Being vegetarian, we find a lot of the variety in our diet comes from cuisines from around the world. We love Indian, Chinese, Thai, Mexican, and most other “ethnic” foods. We also like to cook traditional Jewish foods, and due to the extent of the diaspora, we can often find Jewish foods from these distant lands and cultures. Like Jewish music, Jewish food borrows heavily from the surrounding culture, but it always maintains something of its own identity. Religious dietary laws have a huge impact on ingredient use and food combinations, so there will be no Veal Parmigiana or seafood dishes. Jewish cuisine also keeps an eye on the Sabbath, and slow-cooked stews (cholents) are common, since they can provide a hot and filling meal without the need to cook on Shabbat.
One dish we have come to enjoy is the Sephardi pastel. This is a double-crusted savory pie often served on Shabbat, the two crusts echoing the two loaves of challah that accompany the Friday evening meal. There are several delicious traditional fillings. This one is for spinach.
(recipe from Gil Marks’ book Olive Trees and Honey)
- 1/4 cup vegetable oil
- 1/2 cup melted butter
- 1/4 cup lukewarm water
- 2-1/2 tsp white vinegar
- 3/4 tsp table salt
- about 2-1/2 cups flour
In a medium bowl, beat together the oil, butter, water, vinegar and salt. Gradually work in enough flour to make a soft dough that pulls away from the sides of the bowl. Do not overwork it. Wrap in plastic wrap and refrigerate for 1 hour.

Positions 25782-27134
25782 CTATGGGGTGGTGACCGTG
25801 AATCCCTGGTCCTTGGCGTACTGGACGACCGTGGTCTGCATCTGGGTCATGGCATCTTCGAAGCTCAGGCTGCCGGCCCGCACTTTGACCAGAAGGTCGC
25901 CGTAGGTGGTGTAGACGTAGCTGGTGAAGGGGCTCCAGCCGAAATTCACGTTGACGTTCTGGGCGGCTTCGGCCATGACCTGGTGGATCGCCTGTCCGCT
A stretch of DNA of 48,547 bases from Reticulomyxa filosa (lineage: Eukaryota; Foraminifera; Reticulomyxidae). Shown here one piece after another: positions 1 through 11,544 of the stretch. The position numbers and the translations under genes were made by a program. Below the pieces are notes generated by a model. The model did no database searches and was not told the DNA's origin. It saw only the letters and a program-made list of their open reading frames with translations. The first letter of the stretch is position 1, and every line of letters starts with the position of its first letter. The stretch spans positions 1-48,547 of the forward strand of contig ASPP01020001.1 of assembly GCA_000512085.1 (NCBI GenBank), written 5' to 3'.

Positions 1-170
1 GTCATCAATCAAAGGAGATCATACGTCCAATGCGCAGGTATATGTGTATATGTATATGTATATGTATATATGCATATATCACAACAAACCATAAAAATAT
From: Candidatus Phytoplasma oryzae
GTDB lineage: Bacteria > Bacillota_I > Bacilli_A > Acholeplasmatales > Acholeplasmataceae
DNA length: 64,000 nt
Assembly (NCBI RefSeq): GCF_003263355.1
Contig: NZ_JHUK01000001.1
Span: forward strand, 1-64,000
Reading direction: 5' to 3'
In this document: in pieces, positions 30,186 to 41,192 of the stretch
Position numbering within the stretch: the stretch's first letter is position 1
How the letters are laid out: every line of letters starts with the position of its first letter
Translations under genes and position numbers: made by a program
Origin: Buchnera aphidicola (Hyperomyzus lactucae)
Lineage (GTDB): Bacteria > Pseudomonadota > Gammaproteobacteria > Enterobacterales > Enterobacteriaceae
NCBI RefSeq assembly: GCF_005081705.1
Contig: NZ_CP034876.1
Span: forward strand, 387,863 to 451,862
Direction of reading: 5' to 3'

- 20 oz thawed frozen spinach, squeezed dry (or about 9 cups fresh, stemmed and cooked)
- 1/4 cup butter or olive oil
- 10 – 12 scallions, sliced, or 1 large onion, finely chopped
- 1 cup (5 oz) crumbled feta cheese
- 3/4 cup (6 oz) cream cheese, room temperature
- 3/4 cup (3 oz) shredded kashkaval, Gouda or Muenster cheese
- 3 large eggs, lightly beaten
- 1/4 tsp nutmeg or 1/4 cup fresh dill
- 3/4 tsp table salt (to taste)
- ground black pepper, to taste
In a large skillet, heat the oil over medium heat. Add the scallions and sauté until softened, about 5 minutes. Stir in the cooked, chopped spinach. Remove from heat and let cool. Stir in the cheeses, eggs, nutmeg, and seasonings.
Preheat the oven to 375F. Grease a large baking dish (eg. a quiche pan or an 8-inch baking pan).
Form a large ball out of two-thirds of the pastry and a smaller ball out of the remaining third. On a lightly floured surface, roll out the larger ball into a 1/4-inch thick round and fit it into the prepared dish. Spoon in the filling. Roll out the remaining pastry and place it over the filling, crimping the edges to seal. Cut several slits in the top to vent the steam. Brush with beaten egg mixed with a bit of water and sprinkle with sesame seeds if desired.
Bake until the crust is golden brown and the filling is set, about 40 minutes. Let stand for at least 10 minutes before serving. Serve warm or at room temperature.